According to a 2003 review published in the New England Journal of Medicine, HCM is the leading cause of sudden death among athletes, accounting for roughly a quarter of deaths.
But it more commonly causes sudden death off the athletic field, according to Salberg, who founded the New Jersey-based Hypertrophic Cardiomyopathy Association (HCMA) to raise awareness of HCM and provide support to those with the condition. For 17 years, Salberg has connected families with leading researchers at academic hospitals and medical centers nationwide.
In the United States alone, approximately 250,000 people die every year from sudden cardiac arrest, according to the Centers for Disease Control and Prevention. Approximately 10 percent of SCA events occur among people less than 40 years of age.
Most die in schools, work places and at home, far from hospitals with lifesaving equipment. Salberg has spearheaded successful legislation in New Jersey to get CPR and automated external debrillators (AEDs) in the schools and supported national efforts for sudden cardiac arrest drills.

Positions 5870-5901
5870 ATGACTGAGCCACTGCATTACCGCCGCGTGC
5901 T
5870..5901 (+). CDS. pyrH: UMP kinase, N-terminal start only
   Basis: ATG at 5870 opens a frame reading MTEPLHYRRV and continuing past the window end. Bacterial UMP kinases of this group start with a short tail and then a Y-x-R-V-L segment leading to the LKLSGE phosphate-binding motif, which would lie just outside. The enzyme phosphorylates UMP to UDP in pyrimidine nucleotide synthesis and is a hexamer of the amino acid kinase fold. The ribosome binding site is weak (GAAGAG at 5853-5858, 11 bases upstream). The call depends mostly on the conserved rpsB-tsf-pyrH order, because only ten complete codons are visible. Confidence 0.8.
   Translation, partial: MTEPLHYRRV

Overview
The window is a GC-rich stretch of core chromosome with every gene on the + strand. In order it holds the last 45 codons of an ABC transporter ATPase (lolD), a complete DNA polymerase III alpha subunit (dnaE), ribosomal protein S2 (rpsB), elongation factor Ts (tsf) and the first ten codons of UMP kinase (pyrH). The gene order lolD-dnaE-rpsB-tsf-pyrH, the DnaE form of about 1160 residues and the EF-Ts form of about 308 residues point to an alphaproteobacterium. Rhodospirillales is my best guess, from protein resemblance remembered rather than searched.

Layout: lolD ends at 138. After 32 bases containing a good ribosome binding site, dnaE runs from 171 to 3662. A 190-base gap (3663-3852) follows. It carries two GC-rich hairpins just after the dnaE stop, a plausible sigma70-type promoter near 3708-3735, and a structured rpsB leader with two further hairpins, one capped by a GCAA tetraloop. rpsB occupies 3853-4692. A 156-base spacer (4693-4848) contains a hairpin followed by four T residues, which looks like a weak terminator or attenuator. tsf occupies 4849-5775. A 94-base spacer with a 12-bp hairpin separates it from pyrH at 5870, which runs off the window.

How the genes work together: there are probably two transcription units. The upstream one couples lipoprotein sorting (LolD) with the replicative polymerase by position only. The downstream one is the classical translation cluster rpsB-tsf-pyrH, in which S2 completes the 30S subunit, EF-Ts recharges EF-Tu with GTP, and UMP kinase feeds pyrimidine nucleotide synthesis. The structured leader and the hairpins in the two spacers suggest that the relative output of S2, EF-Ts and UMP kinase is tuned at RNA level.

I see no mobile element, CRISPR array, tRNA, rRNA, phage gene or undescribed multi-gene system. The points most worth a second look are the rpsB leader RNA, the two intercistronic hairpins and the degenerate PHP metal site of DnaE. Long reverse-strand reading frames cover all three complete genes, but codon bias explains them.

Salberg and NYU’s Bangalore don’t recommend universal testing of athletes, although those diagnosed with HCM should avoid vigorous activities.
“If you screen 10 to 15 million people, it’s a big cost,” said Bangalore. “It’s not a cost-effective strategy. The number of young athletes who die is small — less than around 100.”
Heart Condition Diagnosed in Junior High School
Salberg first knew she had a heart condition in the seventh grade when she lined up to be routinely evaluated for her hearing and scoliosis.
“I get up to the front and a [doctor] sitting on a stool stops and looks up at me with horror on his face,” she said. “He told the nurse to clear the room, and all the girls stood back. He had me squat and stand and says, ‘Listen to this.’ Immediately the nurse told me to sit down and call my mother.”